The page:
Just wondering if the fly you're using itself is part of the problem. It is very easy on a fly that small to crowd the hook gap with ill-tied or bulky materials.
I fish this as a dropper to a M-80 tossed downstream. This is partner fishing. Your partner handles the net down river.
Fly tied by Bob (Plumbob) Schreiner. Thread twister extraordinaire!
Good point, Jackster! I should mention that there's a huge difference in hook gapes between manufacturers. A Tiemco dry fly hook has a much larger hook gape than a Mustad, and that's unfortunate because I have a lot of Mustad hooks. I only use the Mustads in #16 and smaller for flies that have a thread body, like chironomids, etc.
A nice glass rod will set the hook by itself. A crappy glass rod will to. But if you don't have a soft rod, I'll second what the others have said. All good advise. I fish with 32's during the winter and use bamboo, glass and an Orvis 4w One Ounce. Along with timing, a soft or slow actioned rod helps set the fly.
Absolutely. Sharply setting a hook, especially with a very fast-actioned rod will actually send a smal but very sharply-pronounced, slack-line wave down the line before the line comes under tension. This is so hard to believe that you will have to follow the directions below to see for yourself.
Put your rod together - no reel, no line. Rest the tip-top on a soft sofa back or put a pillow on a chair back. Lift the tip-top an inch above the pillow, then strike quickly upward, jerking the tip up as sharply as posible with a quick wrist rotation- just like an adrenaline rush had hit your muscles causing a rapid twitch. Do it a number of times
So, you wind up with a hook "snap" not a hook "set" at the fish's mouth, with results similar to those you get when snapping a leader between your hands as opposed to slowly pulling on it. More force in a very short time span.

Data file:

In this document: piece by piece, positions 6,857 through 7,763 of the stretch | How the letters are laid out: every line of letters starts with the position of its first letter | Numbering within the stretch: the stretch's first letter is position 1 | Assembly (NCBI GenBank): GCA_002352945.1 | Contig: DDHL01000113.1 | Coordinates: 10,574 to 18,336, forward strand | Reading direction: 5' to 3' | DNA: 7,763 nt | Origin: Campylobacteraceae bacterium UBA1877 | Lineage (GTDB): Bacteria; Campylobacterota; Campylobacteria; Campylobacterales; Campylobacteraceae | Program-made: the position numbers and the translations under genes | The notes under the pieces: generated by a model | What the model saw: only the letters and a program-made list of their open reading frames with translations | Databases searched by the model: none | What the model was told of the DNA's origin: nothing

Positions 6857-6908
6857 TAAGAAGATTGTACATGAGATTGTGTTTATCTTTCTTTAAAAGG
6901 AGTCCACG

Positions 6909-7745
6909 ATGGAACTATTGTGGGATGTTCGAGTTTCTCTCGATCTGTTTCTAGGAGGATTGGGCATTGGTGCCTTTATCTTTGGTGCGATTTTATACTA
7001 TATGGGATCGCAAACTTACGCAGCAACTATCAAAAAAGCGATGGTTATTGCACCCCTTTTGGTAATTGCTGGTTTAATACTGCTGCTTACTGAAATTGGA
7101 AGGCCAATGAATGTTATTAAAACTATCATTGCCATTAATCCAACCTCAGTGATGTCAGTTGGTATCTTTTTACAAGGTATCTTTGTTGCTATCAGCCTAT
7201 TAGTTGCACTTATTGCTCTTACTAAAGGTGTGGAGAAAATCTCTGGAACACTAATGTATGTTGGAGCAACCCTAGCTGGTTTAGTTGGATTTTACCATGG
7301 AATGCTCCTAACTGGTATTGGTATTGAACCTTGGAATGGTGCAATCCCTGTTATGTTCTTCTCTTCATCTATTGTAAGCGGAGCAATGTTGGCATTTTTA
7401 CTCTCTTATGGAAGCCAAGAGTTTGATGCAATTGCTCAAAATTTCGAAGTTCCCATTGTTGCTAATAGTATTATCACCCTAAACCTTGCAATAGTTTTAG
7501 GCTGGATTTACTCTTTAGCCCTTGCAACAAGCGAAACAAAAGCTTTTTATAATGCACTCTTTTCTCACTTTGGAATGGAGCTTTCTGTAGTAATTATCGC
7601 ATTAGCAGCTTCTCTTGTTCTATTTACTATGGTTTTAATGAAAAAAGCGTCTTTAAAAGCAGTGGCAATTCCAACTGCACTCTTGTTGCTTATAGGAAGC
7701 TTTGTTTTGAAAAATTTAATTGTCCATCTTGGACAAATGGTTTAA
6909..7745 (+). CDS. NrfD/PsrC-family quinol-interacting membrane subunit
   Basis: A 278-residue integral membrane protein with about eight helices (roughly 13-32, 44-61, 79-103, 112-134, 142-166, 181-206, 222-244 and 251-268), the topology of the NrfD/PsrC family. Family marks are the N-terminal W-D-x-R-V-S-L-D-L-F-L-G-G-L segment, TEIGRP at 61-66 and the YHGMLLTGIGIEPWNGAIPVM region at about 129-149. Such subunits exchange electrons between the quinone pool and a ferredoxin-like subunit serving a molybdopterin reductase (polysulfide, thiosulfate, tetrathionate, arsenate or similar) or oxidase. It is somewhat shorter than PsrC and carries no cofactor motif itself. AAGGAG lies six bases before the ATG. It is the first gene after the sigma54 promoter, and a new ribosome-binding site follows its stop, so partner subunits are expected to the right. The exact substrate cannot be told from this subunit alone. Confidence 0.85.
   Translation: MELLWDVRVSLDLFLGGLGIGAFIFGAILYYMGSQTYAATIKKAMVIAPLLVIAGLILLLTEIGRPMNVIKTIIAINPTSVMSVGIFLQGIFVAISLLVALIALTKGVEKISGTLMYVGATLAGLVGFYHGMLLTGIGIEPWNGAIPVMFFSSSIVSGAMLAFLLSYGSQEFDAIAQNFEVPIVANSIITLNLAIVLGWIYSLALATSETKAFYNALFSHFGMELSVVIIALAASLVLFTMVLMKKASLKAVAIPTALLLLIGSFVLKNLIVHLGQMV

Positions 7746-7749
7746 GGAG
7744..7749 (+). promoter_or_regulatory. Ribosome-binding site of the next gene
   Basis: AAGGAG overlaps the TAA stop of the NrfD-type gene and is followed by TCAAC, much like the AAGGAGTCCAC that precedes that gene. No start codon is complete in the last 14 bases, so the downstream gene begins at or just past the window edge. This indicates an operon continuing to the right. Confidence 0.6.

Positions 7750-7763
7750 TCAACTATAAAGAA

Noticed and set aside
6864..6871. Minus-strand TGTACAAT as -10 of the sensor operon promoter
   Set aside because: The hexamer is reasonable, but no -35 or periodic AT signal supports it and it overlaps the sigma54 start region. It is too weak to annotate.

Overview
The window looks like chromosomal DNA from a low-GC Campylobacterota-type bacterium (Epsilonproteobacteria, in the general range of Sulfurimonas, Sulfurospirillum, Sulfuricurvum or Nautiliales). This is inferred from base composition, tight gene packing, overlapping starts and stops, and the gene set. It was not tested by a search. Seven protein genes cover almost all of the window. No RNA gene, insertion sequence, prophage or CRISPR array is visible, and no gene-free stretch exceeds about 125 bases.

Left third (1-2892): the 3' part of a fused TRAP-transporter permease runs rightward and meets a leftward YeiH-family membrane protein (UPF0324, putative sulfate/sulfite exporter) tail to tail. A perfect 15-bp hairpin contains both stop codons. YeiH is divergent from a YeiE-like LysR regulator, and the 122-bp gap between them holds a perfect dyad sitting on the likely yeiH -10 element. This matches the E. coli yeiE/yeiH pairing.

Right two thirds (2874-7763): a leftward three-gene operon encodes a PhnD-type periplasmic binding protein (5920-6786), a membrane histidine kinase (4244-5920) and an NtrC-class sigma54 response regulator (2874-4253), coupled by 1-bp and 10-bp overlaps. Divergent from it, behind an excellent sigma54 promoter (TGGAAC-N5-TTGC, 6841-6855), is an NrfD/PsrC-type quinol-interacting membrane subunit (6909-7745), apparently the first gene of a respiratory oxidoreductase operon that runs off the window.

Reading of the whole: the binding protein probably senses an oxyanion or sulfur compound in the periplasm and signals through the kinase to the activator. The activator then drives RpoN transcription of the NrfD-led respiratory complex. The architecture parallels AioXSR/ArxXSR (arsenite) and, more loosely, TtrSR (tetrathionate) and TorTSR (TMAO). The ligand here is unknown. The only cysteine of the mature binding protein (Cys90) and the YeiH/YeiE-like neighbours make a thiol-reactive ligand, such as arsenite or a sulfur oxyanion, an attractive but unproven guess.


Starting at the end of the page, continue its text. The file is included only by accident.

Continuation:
When combined with the other points brought up in this thread about hook gap and so on, it is very easy to pull a hook.
Jackster, that has to be the most insane fly I've ever seen - what is that, a size 42 Royal Wulff?
And I think I could have used that last weekend! Along with a 2 WT and 8X flouro. I put down these fish with a #24 Trico spinner on a gin clear still-water back channel...insane fish. Or insane fisherman, rather.
We could probably stretch this thread a ways....
After seeing many fish come off of clients, as well as my own line,
I have learned to exterminate my habitual, (classic) straight up set.
The very slow (save the queen) sweep-set down stream is the start,
then keeping the rod at an angle (45 deg) to them helps greatly.
If they change direction you need to change too, maintaining the angle (Always opposite).
The lift-set also brings them up out of the slow laminar flow on the bottom, into fast water near the surface. This set will often lead to a lip hook (outside), where the sweep set hooks the corner inside their mouth. The vertical set combined with the extra current pressure makes it easy for them to shake free, or break off.
Very large fish, on very small flies, is the high bar setting.
If you do hook solidly, don't apply heavy pressure, just become their shadow, break their fishy will, not your leader, or the hook..
Tying sparsely on an over-sized/gape hook is a good strategy too.
Catching a heavy fish, in heavy water, on small stuff,
makes me as happy as a first time fisherman hooking up..
The Pit River, is the only water I absolutely use a wading staff on. Beautiful, fishy, but treacherous!
Not to mention poison oak, and rattlers too.